Replacing nested if-statements with guard clauses

In this post, let’s look at why replacing nested conditionals (e.g. nested if-statements and else-statements) with guard clauses can help improve the readability and simplicity of the code you write.

Improving the simplicity of the code you write is important for a number of reasons. For example:

  1. Makes code more “linear”
  2. Easier to understand for other developers (e.g. lower development costs)
  3. Bugs are more likely to be spotted during the development process
  4. Etc.

One of the most common criticisms of using guard clauses is that it causes your functions to have multiple exit points, which many developers regard as a no-no. On the other hand, the goal is to avoid the conditional from hell (see below).

$result = false;
if () {
    if () {
        if () {
            if () {
                if () {
                    ...
                }
                else {
 
                }
            }
            else {
 
            }
        }
        ...
    }
    else {
        ...
    }
}
return $result;

As with anything in life, there are often important tradeoffs to consider when deciding between two competing approaches to doing something. Early in my development career I made heavy use of nested conditionals to ensure that my functions only had one exit point.

As time went on, I did a complete 180 turn and I now greatly greatly prefer guard clauses for the reasons I mentioned above. I’ve found that it makes my code much easier to debug and I feel that it has significantly cut down my development time.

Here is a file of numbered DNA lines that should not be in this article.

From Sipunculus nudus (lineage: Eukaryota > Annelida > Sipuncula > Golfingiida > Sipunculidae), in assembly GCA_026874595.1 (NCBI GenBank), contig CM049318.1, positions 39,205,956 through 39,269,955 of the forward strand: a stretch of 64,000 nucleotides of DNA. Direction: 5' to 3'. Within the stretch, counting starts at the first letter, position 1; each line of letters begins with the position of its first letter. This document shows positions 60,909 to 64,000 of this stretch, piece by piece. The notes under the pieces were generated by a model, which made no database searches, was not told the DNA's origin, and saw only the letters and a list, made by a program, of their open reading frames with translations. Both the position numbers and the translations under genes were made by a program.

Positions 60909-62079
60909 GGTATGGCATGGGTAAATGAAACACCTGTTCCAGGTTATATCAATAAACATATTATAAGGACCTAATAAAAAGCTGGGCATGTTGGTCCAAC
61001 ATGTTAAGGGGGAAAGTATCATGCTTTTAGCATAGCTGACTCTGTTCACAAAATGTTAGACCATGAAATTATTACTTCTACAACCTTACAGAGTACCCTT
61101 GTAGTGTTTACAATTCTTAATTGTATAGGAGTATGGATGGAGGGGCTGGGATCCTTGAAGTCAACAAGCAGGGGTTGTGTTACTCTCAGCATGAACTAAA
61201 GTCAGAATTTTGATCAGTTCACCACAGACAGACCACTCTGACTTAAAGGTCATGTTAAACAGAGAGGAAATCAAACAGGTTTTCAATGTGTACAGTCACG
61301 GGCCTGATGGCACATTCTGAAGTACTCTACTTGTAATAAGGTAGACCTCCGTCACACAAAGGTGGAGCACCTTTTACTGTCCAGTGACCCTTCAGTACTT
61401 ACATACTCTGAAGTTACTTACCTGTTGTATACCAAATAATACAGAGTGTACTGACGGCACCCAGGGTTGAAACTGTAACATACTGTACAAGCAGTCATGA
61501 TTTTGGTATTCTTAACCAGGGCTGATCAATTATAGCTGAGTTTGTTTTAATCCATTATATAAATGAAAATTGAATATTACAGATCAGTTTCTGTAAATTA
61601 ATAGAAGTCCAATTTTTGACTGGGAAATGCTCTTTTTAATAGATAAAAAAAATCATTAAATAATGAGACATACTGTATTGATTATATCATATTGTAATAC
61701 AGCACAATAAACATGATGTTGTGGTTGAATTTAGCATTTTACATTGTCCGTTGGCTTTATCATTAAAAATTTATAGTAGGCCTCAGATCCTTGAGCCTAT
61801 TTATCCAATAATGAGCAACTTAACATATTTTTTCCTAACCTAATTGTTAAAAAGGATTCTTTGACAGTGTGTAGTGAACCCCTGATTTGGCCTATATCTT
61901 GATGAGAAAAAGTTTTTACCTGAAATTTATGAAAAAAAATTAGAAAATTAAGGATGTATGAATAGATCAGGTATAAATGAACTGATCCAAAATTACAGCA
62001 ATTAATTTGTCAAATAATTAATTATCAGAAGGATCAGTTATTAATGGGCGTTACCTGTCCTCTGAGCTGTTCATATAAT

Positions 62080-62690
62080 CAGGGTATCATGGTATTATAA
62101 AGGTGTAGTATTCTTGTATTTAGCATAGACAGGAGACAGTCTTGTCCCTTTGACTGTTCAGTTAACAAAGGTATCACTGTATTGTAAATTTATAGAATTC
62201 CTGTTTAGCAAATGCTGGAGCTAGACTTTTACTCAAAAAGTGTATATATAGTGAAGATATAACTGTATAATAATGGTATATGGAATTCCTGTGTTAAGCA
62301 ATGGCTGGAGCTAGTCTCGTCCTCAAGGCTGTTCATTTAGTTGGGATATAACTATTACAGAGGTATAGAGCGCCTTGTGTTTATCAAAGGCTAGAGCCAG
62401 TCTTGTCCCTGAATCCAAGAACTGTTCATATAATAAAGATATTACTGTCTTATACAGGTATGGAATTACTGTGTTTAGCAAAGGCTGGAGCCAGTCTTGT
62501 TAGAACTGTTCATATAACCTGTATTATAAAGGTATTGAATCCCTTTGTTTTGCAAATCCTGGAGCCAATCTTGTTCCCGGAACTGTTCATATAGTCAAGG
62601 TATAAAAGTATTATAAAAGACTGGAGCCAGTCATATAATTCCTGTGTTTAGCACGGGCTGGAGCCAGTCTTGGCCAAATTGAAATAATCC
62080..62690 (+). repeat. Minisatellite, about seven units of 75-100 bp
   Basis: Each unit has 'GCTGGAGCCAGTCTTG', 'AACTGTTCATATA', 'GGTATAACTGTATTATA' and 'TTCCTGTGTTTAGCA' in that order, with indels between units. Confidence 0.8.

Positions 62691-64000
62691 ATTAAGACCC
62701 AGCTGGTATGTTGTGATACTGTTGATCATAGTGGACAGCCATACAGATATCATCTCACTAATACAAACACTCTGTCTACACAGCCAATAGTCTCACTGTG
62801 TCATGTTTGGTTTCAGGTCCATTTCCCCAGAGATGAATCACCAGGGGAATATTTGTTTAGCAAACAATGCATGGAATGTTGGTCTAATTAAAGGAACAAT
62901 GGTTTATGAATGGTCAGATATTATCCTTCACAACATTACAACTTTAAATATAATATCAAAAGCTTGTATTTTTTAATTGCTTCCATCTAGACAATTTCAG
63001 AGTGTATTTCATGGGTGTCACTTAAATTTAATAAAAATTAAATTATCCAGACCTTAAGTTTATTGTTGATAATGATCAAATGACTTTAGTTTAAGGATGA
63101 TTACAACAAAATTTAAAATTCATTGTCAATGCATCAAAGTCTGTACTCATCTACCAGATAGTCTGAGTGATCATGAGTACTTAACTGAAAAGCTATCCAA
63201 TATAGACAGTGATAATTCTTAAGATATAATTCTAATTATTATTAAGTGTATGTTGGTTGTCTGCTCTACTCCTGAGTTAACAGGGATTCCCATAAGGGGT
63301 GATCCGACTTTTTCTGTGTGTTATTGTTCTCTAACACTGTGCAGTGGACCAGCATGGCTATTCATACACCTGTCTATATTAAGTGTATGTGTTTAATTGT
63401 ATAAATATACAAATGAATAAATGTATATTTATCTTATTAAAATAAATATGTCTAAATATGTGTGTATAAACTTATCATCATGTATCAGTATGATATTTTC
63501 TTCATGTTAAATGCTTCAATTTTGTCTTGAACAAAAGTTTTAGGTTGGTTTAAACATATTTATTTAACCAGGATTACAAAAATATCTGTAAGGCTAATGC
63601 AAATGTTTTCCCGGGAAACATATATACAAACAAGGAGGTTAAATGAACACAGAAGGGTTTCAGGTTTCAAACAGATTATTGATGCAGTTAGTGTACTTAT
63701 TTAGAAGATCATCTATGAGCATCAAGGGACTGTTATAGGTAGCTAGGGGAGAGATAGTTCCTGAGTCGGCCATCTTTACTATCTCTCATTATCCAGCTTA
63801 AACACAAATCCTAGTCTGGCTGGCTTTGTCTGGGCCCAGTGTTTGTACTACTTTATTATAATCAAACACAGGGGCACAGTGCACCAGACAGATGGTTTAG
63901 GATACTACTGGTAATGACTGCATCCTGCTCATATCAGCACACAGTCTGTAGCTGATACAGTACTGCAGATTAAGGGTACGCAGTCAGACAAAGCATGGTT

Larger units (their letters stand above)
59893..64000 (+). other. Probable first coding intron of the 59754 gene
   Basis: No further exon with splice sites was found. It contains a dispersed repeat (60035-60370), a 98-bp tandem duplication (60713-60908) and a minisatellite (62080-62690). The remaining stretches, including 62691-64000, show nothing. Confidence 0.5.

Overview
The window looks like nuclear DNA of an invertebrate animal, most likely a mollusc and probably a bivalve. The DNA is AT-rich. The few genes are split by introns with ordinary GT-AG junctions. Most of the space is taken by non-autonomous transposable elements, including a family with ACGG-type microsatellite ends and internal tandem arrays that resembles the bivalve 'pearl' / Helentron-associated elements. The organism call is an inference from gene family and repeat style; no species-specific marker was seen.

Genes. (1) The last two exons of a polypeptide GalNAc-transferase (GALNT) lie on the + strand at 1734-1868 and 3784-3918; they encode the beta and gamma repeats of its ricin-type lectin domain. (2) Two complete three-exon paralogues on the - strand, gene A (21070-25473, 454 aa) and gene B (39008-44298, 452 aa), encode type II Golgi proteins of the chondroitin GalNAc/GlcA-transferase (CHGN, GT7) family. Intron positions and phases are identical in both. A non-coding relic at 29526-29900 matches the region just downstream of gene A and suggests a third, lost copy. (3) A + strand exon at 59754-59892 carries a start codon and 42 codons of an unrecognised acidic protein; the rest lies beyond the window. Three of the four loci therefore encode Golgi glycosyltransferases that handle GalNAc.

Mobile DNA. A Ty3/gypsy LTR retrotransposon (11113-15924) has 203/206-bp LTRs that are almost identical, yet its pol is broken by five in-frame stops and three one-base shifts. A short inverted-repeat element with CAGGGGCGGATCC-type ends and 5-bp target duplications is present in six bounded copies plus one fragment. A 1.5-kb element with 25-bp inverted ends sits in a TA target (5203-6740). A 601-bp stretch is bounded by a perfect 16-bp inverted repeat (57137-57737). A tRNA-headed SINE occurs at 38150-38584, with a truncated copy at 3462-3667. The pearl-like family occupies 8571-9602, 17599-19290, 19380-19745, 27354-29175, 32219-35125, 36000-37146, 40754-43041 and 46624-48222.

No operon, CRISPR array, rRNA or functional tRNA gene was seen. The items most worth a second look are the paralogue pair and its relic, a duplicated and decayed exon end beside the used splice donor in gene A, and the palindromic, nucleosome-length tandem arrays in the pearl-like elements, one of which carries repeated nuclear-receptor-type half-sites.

Here’s a short example (PHP/Laravel) of how a nested conditional might be re-written using guard clauses to achieve the exact same result:

Nested Conditionals (single exit point)

public function getUser($id){
    $response = [];
    if (is_numeric($id)) {
        $user  = User::find($id);
        if (isset($user->id)) {
            $response = ["status"=> "success", "data"=> $user];
        }
        else {
            $response = ["status"=> "error", "data"=> "invalid user id"];
        }
    }
    else {
        $response = ["status"=> "error", "data"=> "id must be numeric"];
    }
    return response()->json($response);
}

Guard Clauses (multiple exit points)

public function getUser($id){
    if (!is_numeric($id)) {
        return response()->json(["status"=> "error", "data"=> "id must be numeric"]);
    }
    $user  = User::find($id);
    if (!isset($user->id)) {
        return response()->json(["status"=> "error", "data"=> "invalid user id"]);
    }
    return response()->json(["status"=> "success", "data"=> $user]);
}

The common tactic is to invert if-statments to guard against the negative outcomes. Although the nested example above was only a few levels deep, it’s not difficult to imagine one that is far more complex.

In conclusion, I know that each developer has their own style and coding preferences. Often times there is no real “right” or “wrong” way to code something. In my opinion, guard clauses provide a simpler and cleaner way to structure code as a rule of thumb — despite the fact that they produce multiple exit points.

Note: A quick peak at the source code of many of the most popular web frameworks point to the fact that a lot of talented developers seem to prefer guard clauses as well :)

comments powered by Disqus